To date, most residents of Syria’s two main cities, Damascus and Aleppo, have tried to look the other way vis-à-vis the uprising that has broken out in every town and city across the country since mid-March. In these two cities, the markets are still open, banks are still in operation, merchants are still trading, entire families are dining at restaurants, young couples are getting married and, in many cases, enjoying the summer in complete denial of what is happening throughout the rest of Syria. So long as Damascus and Aleppo remain quiet, or neutral at best, the Syrian authorities believe the situation will be under control.
A closer look, however, shows that this argument — although applicable four months ago — is now nothing more than wishful thinking. First, it is wrong to compare Damascus to Aleppo because sympathy with the Syrian uprising is high in the Syrian capital, but low and close to non-existent in Aleppo because of the city’s distance, its relative immunity from the economic crisis (thanks to flourishing business relations with Turkey), and the unique relationship the city has had with President Bashar Al Assad, who has paid it plenty of attention since coming to power in 2000. Additionally, Aleppo paid a terrible price for its support of the Muslim Brotherhood uprising of 1982, and sees how the state is retaliating in other cities today, like Hama and Deir Ezzor. It does not want to suffer a similar fate.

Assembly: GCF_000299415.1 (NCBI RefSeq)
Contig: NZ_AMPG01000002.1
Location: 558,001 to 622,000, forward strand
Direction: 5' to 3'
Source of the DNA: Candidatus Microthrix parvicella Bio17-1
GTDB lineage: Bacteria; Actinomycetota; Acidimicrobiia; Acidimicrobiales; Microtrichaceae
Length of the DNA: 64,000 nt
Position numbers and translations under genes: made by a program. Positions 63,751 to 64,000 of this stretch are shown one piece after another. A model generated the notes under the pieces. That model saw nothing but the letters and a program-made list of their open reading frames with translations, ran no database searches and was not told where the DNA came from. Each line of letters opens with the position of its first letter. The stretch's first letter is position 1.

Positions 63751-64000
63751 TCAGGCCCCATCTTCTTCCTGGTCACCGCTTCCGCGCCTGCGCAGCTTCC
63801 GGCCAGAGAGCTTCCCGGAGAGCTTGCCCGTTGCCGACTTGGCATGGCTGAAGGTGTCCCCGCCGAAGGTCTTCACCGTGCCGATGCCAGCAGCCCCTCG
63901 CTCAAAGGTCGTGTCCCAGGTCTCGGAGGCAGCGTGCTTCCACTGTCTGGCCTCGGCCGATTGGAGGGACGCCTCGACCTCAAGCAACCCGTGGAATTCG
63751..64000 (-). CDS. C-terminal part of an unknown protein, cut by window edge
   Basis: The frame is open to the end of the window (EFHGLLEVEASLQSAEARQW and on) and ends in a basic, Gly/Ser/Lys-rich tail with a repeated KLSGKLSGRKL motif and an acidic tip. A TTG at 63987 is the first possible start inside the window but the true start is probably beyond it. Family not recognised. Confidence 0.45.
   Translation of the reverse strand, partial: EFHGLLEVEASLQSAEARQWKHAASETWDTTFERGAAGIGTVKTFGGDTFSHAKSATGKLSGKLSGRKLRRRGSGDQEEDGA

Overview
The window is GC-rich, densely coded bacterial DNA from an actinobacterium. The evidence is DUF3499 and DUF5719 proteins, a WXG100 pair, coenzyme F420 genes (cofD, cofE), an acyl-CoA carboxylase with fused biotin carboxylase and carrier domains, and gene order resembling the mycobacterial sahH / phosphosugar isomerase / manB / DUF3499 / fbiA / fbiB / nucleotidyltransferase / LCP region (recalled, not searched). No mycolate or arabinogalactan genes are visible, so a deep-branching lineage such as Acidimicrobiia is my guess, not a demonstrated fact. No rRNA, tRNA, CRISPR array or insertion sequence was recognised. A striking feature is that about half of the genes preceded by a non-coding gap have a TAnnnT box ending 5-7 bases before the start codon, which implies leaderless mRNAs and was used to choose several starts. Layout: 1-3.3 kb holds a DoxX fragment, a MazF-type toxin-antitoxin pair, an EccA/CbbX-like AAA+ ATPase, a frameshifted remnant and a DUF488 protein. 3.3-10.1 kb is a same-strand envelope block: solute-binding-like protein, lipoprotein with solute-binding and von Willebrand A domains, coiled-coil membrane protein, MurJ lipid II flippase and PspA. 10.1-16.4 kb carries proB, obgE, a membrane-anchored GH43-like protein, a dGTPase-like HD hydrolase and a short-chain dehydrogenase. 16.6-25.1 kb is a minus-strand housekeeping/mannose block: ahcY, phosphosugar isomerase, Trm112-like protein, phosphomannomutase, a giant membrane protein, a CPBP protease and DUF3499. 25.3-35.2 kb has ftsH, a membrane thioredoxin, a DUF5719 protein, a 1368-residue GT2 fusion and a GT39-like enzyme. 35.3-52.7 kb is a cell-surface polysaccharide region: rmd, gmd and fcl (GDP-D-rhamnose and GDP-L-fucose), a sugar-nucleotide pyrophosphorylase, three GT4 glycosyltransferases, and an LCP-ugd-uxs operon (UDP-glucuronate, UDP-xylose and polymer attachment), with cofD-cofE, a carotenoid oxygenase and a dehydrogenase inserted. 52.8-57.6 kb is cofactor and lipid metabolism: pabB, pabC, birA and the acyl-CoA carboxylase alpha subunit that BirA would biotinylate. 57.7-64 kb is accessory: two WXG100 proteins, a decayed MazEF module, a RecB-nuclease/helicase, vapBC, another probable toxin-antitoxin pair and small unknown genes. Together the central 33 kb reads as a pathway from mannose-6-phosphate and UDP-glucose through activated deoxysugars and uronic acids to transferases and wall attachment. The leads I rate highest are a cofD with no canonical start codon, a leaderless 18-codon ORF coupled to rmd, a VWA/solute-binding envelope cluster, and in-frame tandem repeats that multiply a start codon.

It would be wrong to imagine that residents of the old quarters of Damascus — Shagour, Bab Sharki or Bab Srijeh — would be seen on the streets of the Syrian capital, demonstrating against the regime. This is not French Mandate Damascus, after all, where these quarters are filled with swashbuckling quarter bosses like the ones we see in the popular TV series Bab Al Hara. The reason, basically, is that these quarters in the Old City are now empty; the original residents sold their property years ago, transforming their homes into trendy restaurants and boutique hotels. They collectively moved to the suburbs of Damascus, and today, the original inhabitants of the Syrian capital reside in hotspots like Muadamiyeh, Zabadani, Qaboon, Harasta and Duma. It is the Damascenes then who are demonstrating in these districts, in addition of course, to the original inhabitants of these districts. The sameapplies to Aleppo and its suburbs.
Within the new districts of Damascus and Aleppo, the business elite has been staunchly pro-regime although, ironically, it was the business community of both cities that suffered most from socialism of the Baath Party when it first came to power in 1963. That will likely remain the case for now, due to the weight of their clerics (who are allied to the state), along with the political, social and economic interests of their nobility and business community. In many cases, that nobility is “new money” and rose to power and fame only after the Baathists took over in 1963. The have overlapping interests with the political elite and are often allied to them through business partnerships and marriage, giving them no reason to demonstrate against the existing order.